38. With respect to Axis 1, partitioning and transmutation (P&T), the research to date suggests that facilities to demonstrate P&T on an industrial scale might be possible by 2020-2025, with subsequent commercial operation possible by 2040.

39. With respect to Axis 2, retrievable and non-retrievable geological repositories, ANDRA has conducted research in a clay formation at the border of the Meuse and Haute-Marne departments in eastern France and participates in experiments in underground research laboratories (URLs) abroad, particularly in granite formations. ANDRA is considering a possible schedule for a French geological repository that would foresee construction around 2015-2020 and commercial operations starting in 2020-2025.


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40. With respect to Axis 3, conditioning and long term storage, France already has substantial experience in storing vitrified HLW. Research has been designed to build on this industrial experience with storage for time horizons on the order of 50 years, with the aim of extending storage periods to 100–300 years.

41. France’s future strategy will be determined by Parliament in the course of 2006. There is no requirement that Parliament choose just one of the three axes to move forward on. It may well prefer a strategy that focuses on complementarities among the three.


Canada, Switzerland and Japan

42. Canada, after having frozen previous generic URL research activities, has redefined its national strategy for spent fuel management. In November 2005, following a three-year nation-wide consultative process, Canada’s Nuclear Waste Management Organization (NWMO) recommended an ‘adaptive phased’ approach to managing Canadian spent fuel. During the next 30 years spent fuel would continue to be stored at reactor sites, a suitable site for a deep geological repository would be selected, and a decision would be made whether to also construct a centralized shallow underground storage facility to start receiving spent fuel in about 30 years. With or without a centralized facility, the deep repository would begin accepting spent fuel in about 60 years.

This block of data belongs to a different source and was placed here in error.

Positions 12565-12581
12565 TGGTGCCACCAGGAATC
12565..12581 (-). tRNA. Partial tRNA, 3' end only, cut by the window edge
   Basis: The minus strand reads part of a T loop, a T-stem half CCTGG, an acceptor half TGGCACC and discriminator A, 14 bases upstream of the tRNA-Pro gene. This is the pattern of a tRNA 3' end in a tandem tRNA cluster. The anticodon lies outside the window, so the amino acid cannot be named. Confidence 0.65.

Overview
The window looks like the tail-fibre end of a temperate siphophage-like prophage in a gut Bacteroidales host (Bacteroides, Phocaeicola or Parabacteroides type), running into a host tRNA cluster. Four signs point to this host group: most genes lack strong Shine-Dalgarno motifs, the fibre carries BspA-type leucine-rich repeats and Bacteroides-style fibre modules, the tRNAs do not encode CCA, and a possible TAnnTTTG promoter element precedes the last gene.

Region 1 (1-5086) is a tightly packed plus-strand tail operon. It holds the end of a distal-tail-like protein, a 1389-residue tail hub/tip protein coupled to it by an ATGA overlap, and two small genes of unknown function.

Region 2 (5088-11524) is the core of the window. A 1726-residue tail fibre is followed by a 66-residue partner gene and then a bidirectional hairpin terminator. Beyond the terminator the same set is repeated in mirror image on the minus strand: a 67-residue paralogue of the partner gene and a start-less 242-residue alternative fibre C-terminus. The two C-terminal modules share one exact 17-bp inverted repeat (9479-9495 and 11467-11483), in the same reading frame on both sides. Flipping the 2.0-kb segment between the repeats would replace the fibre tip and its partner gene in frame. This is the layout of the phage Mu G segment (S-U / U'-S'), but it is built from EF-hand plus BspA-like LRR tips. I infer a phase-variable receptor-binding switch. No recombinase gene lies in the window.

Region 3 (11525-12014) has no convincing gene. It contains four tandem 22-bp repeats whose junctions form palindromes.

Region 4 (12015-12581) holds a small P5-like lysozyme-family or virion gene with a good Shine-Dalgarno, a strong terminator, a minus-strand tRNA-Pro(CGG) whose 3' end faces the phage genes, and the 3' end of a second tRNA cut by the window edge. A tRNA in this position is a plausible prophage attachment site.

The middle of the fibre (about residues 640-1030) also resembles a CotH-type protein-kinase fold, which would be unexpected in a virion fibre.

43. In Switzerland, the revised Nuclear Energy Law adopts the concept of ‘monitored geological disposal’ as proposed by the Swiss Expert Group on Disposal Concepts for Radioactive Waste. It envisages a facility in which, after emplacement, waste is monitored for a substantial period before the facility is closed. The concept combines passive safety, as provided by deep disposal in a stable geological formation, with a cautious stepwise approach to implementation that is intended to address not only scientific and technical issues but also societal concerns.

44. Japan’s programme on geological HLW disposal moved in 2000 from generic R&D towards implementation with the passage of the Specified Radioactive Waste Final Disposal Act and the establishment of the Nuclear Waste Management Organization of Japan (NUMO) as an implementing organization. NUMO is responsible for site selection, construction, operation, maintenance, closure and post-closure institutional control for an HLW repository. NUMO’s overall schedule envisions an operating repository coming on-line in 2033–2037.


International Cooperation in Geological Disposal

45. The understanding of major processes and phenomena associated with deep geological disposal has improved significantly due in part to in situ observations and testing performed in underground research laboratories (URLs). URLs are expensive and limited in number. Thus international cooperation to share the opportunities and knowledge that they generate is an important complement to national research programmes and both speeds national progress and improves research cost-effectiveness.